History - from drovers' inn to cosy cottage

Upper Castlewright Cottage is in Wales but Shropshire and the English border are just a metre or so beyond the back wall of the building.

More ancient than today’s Welsh border is Offa’s Dyke, which crosses the lane just 400 metres to the west of the cottage. Built by the Anglo Saxon King Offa in the 8th century, the dyke formed a military frontier with the kingdom of Powys. The dyke on the Welsh side was originally up to 20 metres wide and 2.4 metres high, with displaced soil forming a bank on the Mercian side. A long distance footpath following the route of Offa’s Dyke was opened in 1971, covering 177 miles from Prestatyn in the north to the Severn Estuary near Chepstow.

Most ancient of all is the Kerry Ridgeway (Ffordd Las Ceri) which dates back to the Bronze Age. Running right past our front door, the 15-mile Ridgeway never drops below 330 metres in elevation, resulting in magnificent views as far as Snowdon and Cadair Idris on a clear day. Drovers used this ancient road to take animals to market in England, stopping for sustenance at one of two inns on the Ridgeway - our cottage and the nearby Dog & Duck.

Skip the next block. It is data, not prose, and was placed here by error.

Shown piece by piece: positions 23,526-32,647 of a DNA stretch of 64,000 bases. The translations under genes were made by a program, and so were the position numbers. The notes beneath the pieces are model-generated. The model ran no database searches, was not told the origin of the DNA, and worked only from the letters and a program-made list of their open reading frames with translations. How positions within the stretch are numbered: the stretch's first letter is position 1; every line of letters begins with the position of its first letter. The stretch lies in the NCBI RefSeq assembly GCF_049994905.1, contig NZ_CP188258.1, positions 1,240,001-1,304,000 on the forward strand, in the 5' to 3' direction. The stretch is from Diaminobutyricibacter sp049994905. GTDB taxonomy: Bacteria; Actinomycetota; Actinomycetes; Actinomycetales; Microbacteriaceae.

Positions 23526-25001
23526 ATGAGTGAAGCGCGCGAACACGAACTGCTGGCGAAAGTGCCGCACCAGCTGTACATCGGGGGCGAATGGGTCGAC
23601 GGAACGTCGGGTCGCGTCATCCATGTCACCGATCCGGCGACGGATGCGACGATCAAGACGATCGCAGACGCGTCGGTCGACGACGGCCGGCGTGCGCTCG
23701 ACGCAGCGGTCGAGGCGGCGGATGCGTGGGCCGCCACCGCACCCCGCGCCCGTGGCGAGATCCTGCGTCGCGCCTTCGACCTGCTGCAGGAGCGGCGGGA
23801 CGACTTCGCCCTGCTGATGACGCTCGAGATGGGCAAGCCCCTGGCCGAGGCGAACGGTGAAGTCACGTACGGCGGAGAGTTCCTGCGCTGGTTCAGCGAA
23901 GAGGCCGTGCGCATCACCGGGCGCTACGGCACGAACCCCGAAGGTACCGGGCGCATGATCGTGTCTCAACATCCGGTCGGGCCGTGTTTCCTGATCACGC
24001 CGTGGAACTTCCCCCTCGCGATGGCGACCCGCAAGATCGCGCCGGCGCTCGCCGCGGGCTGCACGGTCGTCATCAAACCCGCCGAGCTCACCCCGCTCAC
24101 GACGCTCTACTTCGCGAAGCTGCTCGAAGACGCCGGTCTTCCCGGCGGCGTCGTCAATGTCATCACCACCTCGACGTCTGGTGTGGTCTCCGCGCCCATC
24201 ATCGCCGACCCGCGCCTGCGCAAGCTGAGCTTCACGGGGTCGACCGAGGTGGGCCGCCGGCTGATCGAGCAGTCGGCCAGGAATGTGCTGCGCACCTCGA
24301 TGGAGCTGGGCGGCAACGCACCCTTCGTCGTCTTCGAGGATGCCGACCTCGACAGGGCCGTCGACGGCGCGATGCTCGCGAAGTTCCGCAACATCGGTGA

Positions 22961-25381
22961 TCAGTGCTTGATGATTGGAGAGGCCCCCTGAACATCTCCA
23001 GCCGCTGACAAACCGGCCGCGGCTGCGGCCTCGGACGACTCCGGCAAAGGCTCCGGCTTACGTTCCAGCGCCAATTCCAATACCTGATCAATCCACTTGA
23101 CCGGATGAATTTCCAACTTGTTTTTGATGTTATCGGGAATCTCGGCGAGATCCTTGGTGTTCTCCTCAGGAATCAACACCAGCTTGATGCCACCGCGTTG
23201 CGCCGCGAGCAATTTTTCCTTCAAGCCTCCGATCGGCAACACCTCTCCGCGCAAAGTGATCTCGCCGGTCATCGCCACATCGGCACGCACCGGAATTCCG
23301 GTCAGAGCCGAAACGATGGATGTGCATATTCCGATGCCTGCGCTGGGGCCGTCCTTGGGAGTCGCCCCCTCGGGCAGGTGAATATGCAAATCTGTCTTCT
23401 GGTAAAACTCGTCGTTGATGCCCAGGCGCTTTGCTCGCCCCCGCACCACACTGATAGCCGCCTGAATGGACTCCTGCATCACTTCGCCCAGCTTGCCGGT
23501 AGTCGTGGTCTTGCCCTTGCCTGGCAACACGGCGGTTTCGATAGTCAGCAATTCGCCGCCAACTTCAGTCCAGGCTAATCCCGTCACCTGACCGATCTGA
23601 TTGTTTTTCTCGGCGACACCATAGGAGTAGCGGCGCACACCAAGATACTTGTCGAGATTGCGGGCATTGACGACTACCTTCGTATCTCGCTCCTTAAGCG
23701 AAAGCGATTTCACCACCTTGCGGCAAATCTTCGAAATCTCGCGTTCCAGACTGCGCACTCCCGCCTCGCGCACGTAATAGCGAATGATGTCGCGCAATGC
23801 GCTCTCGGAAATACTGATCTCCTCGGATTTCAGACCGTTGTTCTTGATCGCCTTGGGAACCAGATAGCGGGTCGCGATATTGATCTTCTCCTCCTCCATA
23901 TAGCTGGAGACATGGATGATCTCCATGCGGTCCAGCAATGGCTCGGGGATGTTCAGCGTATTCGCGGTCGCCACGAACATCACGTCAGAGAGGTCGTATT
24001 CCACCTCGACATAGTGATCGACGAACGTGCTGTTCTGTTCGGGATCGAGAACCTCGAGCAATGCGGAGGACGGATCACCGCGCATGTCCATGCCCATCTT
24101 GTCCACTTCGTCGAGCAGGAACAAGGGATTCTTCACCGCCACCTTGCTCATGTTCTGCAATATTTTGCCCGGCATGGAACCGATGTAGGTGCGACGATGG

Upper Castlewright is believed to date from the 15th or 16th centuries. In the mid-1800s, it was known as the Britannia Inn. Drovers could keep their horses in what is now the garden on the opposite side of the road, while their animals were penned into the adjacent field. The name Castlewright is thought to refer to the builders of a nearby fortified house, perhaps linked to Bishop's Castle at the English end of the Ridgeway.

By the end of the last century, the building was unoccupied and in very poor condition with no running water or electricity. In 2005, new owners planned and executed a renovation, undertaken by local builders with a reputation for respecting and retaining the character of historic buildings while bringing them up to modern standards. The building was extended to the rear, creating space for the downstairs bathroom, the modern staircase and roof lights bringing in more daylight. It was fully insulated and connected to mains water and electricity. The current owners, Martina Chamberlain and Julian Rose, took over in 2017.